On the day of her inaugural TV they sent Apodaca's wife, Jackie, before the cameras to deliver an emotional 30 second ad on education titled, "Our Kids Are Worth More." It was good optics on their part and for a political newcomer Apodaca took to the camera well. The mother of two teared up when discussing the disadvantages New Mexican children endure compared to other states. It was a halting moment and one the Apodaca campaign hopes will help pause the rush to Lujan Grisham’s side.

Apodaca has been up with light TV buys for several weeks. Joe Cervantes is expected to be on the air soon. Republican Pearce should also be seen before primary season concludes.


Looking at the three spots released from the leading ABQ Dem congressional candidates our observers, Alligators and wall-leaners say all were serviceable but that former US attorney Damon Martinez had the most to lose and he came through with an ad that was a solid double and maybe a triple.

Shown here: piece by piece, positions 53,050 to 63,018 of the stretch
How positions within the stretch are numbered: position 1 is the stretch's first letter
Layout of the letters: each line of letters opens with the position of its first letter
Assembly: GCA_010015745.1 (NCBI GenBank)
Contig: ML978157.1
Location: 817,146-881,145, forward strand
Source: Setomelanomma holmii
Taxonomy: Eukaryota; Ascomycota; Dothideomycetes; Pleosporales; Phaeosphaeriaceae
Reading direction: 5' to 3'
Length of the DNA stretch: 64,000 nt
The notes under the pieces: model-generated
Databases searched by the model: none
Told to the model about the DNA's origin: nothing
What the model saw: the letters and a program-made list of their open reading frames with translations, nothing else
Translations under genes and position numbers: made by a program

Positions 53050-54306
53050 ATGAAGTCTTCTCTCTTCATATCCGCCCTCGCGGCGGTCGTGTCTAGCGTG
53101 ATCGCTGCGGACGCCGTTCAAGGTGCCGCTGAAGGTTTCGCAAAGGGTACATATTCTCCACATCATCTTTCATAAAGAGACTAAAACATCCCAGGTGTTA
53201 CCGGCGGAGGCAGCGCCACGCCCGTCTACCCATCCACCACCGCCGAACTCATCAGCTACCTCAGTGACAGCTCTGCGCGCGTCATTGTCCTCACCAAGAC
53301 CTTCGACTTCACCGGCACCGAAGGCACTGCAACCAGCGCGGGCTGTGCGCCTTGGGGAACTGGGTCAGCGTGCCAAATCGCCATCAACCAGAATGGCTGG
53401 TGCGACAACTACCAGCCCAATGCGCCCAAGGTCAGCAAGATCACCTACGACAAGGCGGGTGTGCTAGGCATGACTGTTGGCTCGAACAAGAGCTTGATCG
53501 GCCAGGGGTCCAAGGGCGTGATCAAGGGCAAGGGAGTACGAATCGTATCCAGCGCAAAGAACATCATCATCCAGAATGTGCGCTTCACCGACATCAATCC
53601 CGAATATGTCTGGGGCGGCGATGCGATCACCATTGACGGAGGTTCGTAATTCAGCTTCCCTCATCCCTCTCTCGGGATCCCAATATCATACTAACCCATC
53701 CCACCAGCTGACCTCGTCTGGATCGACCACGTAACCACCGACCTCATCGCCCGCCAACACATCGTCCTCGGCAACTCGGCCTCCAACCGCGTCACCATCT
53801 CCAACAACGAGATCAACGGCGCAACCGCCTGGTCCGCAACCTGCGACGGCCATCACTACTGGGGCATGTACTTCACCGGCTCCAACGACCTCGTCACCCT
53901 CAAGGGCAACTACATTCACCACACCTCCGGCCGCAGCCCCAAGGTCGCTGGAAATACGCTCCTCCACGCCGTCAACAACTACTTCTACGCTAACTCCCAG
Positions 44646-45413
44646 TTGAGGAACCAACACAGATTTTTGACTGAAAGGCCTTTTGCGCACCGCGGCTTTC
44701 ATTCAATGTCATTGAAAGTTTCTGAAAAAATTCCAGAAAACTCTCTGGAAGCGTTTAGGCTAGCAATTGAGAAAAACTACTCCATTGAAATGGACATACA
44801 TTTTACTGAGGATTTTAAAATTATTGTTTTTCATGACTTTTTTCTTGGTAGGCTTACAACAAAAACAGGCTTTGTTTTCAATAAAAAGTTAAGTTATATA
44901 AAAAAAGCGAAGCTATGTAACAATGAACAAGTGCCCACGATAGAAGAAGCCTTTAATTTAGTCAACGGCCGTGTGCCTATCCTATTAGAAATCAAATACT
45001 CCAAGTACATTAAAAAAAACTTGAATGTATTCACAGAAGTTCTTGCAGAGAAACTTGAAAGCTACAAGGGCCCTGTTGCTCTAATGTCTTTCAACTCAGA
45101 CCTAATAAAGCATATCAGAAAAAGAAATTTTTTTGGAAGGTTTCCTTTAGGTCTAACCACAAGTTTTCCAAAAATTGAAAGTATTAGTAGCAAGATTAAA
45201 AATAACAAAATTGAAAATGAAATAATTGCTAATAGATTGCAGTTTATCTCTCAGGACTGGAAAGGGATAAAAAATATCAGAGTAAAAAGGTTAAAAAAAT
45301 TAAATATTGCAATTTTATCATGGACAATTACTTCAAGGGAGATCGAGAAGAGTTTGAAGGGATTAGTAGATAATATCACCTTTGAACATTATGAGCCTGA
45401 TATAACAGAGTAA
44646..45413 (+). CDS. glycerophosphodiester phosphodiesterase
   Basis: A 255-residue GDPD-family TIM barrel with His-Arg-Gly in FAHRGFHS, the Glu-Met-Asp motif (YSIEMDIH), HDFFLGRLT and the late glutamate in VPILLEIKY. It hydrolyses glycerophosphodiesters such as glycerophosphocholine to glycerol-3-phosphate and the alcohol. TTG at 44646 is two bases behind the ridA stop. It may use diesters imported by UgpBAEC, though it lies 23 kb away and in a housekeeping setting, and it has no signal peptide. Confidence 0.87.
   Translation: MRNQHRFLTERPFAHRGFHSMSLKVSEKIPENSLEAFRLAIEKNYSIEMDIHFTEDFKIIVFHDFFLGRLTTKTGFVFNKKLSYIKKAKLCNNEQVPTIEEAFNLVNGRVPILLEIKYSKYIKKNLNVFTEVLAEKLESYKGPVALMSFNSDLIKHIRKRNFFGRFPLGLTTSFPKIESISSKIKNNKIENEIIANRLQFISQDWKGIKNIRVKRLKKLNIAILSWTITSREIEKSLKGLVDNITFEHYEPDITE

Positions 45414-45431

The ad has Martinez, who Trump replaced as US attorney for NM, facing off with him by using clips from the Trump-hosted "Apprentice" show. The two engage in a give and take and it ends with Trump delivering his signature line to Martinez: "You're fired. Go!" Martinez then tells Trump he approved the message so "Mr. President, when I'm in Congress you're the next to be fired." Clever.

Martinez has been lagging the two leaders--Deb Haaland and Antoinette Sedillo Lopez--but he's still in it and this ad should help keep him there.

By the way, in a PPP poll commissioned by candidate Pat Davis this month, 87 percent of the Dems surveyed did not approve of Trump's performance as president. That full poll is here.


Talk about a case of overkill. Senator Martin Heinrich now has a nearly 20 to 1 cash advantage over Republican rival Mick Rich. In the latest federal reports Heinrich is showing over $4 million in cash in the bank compared to Rich's $223,000. Libertarian Aubrey Dunn, Jr. did not raise money in the first quarter.